Tools in this category include: PlainFrame, OptimalSort, TreeJack, WebSort and Buy-A-Feature

Click analysis tools

Click tests are very popular, and there literally dozens of apps available for testing both live sites and mock-ups. This type of test works by presenting users with an interface and a task to carry out. Users are then instructed to click on the interface in order to successfully complete the task.

This type of test works best with interfaces that have a clearly defined purpose. Ideally these are either landing pages, or pages that contain calls to action (eg. purchasing an item or making a donation). Testing home pages that have multiple valid paths often yields poor results. Similarly, it’s best to avoid using click analysis on pages with forms where problems with understanding content may result in users abandoning the test without clicking.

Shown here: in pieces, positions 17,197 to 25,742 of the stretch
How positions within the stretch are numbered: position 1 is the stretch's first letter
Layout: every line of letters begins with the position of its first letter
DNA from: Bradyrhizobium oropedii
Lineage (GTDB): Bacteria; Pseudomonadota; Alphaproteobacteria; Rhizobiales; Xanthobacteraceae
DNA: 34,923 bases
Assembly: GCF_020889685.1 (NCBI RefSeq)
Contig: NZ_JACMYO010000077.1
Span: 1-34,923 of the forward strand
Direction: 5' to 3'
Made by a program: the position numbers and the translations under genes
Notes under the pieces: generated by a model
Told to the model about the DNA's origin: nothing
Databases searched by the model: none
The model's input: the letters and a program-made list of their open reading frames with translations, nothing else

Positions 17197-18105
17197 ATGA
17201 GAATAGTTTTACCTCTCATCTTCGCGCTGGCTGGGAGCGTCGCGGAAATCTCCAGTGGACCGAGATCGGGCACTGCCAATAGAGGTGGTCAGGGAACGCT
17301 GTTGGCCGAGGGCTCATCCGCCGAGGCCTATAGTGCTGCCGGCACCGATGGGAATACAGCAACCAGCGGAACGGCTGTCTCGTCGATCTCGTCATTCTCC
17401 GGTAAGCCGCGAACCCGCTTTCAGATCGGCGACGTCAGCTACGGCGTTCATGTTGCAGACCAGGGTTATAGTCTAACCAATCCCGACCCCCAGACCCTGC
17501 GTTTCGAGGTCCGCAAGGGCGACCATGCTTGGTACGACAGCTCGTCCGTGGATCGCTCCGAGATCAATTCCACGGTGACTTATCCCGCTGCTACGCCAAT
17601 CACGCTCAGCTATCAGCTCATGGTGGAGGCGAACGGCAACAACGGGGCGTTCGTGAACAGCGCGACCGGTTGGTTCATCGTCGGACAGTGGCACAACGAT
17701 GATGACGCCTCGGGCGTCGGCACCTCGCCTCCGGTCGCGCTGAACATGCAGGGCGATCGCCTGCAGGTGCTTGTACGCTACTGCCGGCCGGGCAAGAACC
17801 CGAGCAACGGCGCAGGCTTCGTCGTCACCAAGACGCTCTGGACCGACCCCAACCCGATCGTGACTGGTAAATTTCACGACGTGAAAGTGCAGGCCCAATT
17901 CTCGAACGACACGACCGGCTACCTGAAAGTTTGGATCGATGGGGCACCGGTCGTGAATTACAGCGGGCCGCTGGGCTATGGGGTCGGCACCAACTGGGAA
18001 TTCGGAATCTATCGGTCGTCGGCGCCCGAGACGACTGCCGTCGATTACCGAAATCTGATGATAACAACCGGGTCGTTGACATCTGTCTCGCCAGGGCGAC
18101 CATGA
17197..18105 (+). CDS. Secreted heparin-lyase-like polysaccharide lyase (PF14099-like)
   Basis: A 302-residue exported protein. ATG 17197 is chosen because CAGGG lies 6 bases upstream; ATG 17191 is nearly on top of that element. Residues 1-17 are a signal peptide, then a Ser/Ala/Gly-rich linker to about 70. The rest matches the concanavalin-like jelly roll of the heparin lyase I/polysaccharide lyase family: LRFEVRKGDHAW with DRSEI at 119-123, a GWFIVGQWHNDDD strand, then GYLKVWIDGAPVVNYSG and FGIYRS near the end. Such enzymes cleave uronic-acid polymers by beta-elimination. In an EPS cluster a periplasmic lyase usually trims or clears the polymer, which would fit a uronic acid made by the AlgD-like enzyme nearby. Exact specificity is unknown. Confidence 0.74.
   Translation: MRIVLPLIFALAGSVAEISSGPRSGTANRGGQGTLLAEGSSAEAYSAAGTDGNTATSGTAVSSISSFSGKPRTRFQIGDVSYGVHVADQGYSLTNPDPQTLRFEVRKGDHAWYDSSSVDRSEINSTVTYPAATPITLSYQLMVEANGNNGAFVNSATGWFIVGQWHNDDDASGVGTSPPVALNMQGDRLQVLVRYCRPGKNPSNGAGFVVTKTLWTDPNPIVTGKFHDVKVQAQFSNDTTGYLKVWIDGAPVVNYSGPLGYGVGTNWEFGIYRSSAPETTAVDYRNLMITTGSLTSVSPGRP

Tools in this category include: Usabilla, IntuitionHQ, Clicktest, and ChalkMark.

Content analysis tools

This type of test helps you assess how well a user understands the purpose of a web page or interface. These tests often produce results that are more qualitative in nature, and while they can take longer to properly analyze, they’re well worth the effort.

They work by asking users to complete a task or present a scenario for why they are viewing an interface. Users then either make observations or carry out an interaction, after which they describe what they saw or did.

Picture of magnifying glass over a book

image courtesy Alpha Six

These tools are excellent for soliciting feedback and gauging how clear your content is. With the addition of screen recording, as found in UserTesting, it is possible to use these tools to test workflows as well. Keep in mind that simple instructions tend to yield better results; asking users to perform overly complicated tasks can quickly lead to frustration and abandoned tests.

Tools in this category include: Feedback Army, UserTesting, and Fivesecondtest.

Conversion analysis tools

Picture of bar chart showing upward trend

image courtesy kevinzhengli